Scientists have created a new and more efficient version of an innovative device the size of a home washing machine that uses bacteria growing in municipal sewage to make electricity and clean up the sewage at the same time.
World Water Day is observed on March 22 every year. The day to recognize the importance of earth's most precious natural resource was proposed 20 years ago at the United Nations Conference on Environment and Development.
Recent widespread news coverage heralded the success of a United Nations' goal of greatly improving access to safe drinking water around the world.
But while major progress has been made, a new study from the University of North Carolina at Chapel Hill indicates that far greater challenges persist than headline statistics suggested.
Earlier this month (March 6), UNICEF and the World Health Organization issued a report stating that the world had met the U.N.'s Millennium Development Goal target of halving the proportion of people without access to safe drinking water, well in advance of a deadline.
That goal aimed to boost access to improved drinking water sources, such as piped supplies and protected wells, between 1990 and 2015.
However, the new UNC study estimates that 1.8 billion people – 28 percent of the world's population – used unsafe water in 2010.
Rice and wheat take a lot of water to grow and no one eats more than China. That also means no one contributes more to global warming from irrigation than China - a whopping 30 million tons of CO2 per year just from the pumping systems China uses.
Like everywhere, water usage has gone up in China with the surge in population. Groundwater used for crop irrigation in China has grown from 10 billion cubic meters in 1950 to more than 100 billion today. The pumping systems which support this immense irrigation network annually produce 33.1 MtCO2e (33.1 mega tonnes of carbon dioxide equivalent), claims a new study.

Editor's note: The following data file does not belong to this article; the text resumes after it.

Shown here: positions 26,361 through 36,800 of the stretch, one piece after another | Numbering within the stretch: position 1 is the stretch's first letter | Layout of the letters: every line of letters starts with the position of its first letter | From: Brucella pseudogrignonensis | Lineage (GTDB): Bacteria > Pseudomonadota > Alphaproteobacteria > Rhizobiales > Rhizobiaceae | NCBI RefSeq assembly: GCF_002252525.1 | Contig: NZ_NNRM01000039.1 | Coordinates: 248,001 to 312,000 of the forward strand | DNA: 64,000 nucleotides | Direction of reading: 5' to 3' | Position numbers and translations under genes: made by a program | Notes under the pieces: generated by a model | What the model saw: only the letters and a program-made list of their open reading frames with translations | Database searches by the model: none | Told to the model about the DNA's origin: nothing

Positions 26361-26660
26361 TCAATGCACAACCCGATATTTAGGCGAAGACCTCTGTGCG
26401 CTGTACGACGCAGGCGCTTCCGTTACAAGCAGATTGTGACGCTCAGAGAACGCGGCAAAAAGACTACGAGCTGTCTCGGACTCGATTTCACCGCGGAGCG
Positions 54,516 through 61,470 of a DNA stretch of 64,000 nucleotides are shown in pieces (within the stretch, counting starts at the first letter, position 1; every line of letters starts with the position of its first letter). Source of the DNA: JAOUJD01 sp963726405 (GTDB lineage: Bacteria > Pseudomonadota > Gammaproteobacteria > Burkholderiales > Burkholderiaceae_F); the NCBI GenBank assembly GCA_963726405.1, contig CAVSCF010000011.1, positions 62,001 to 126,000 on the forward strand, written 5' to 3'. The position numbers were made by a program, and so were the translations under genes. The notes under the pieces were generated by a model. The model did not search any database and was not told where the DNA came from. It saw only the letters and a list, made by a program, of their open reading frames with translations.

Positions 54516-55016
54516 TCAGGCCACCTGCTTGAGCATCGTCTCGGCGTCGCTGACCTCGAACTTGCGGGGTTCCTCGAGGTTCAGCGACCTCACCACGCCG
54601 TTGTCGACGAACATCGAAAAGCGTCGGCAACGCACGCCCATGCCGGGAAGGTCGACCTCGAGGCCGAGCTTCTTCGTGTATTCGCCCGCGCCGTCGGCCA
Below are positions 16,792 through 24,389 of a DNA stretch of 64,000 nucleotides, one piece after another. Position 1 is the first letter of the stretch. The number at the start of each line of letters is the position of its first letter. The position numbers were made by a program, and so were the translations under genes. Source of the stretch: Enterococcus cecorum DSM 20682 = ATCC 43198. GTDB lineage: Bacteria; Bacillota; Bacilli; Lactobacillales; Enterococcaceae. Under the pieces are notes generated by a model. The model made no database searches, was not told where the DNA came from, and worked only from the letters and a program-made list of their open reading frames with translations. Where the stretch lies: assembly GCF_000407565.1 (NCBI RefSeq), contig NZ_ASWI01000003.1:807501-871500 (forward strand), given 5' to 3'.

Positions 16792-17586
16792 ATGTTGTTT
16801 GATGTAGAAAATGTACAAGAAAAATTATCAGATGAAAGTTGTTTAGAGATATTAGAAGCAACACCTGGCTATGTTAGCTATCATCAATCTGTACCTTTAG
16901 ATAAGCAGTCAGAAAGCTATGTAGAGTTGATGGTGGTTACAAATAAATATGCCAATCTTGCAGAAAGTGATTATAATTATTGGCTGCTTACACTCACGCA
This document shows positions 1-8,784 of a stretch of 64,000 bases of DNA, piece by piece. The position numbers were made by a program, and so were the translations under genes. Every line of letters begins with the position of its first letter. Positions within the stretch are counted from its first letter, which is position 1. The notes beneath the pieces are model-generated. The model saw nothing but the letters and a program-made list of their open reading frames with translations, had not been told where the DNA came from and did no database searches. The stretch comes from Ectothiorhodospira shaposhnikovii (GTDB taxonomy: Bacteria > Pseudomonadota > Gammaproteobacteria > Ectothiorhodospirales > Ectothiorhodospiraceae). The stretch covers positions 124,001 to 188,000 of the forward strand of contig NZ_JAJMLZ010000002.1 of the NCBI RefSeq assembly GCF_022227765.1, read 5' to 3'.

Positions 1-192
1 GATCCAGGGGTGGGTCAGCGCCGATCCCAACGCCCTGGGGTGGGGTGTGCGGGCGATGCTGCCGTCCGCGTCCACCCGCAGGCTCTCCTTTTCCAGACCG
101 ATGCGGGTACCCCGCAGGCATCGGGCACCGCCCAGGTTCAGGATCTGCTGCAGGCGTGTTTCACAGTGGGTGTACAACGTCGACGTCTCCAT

The world is wasting water on a truly colossal scale, according to the United Nations. More than 80 per cent of the used water on Earth is neither collected nor treated – the equivalent to the planet leaving the taps full on and the plugs out.
Using techniques from drug discovery, and state-of-the-art advances in mathematics, computational algorithms and supercomputing, researchers have developed a tool for identifying the most efficient porous materials for CO2.
The need for portable water in places far off the grid is a very real one - whether for disaster relief, humanitarian efforts in areas hit by drought, or even just backcountry expeditions for science or pleasure. And while quite a few solutions exist for pumping and filtering dirty groundwater, another possible way to provide clean drinking water is through harvesting and cleaning rainwater, and a prototype for a new device to do exactly that is in the works.
PhysOrg.comAncient civilizations reveal ways to manage fisheries for sustainabilityPhysOrg.comCredit: National Oceanic and Atmospheric Administration/Department of Commerce In the search for sustainability of the ocean's fisheries, solutions can be...
Cities unable to meet service levelsWaste Management WorldThe average coverage of sewerage network and solid waste management indicates the proportion of properties, household and commercial, that have access to these basic civic services.
You've heard of carbon footprints. A recent paper delves into humanity's water footprint, the various components that contribute to it, and the international trade of water that's been incorporated into products.
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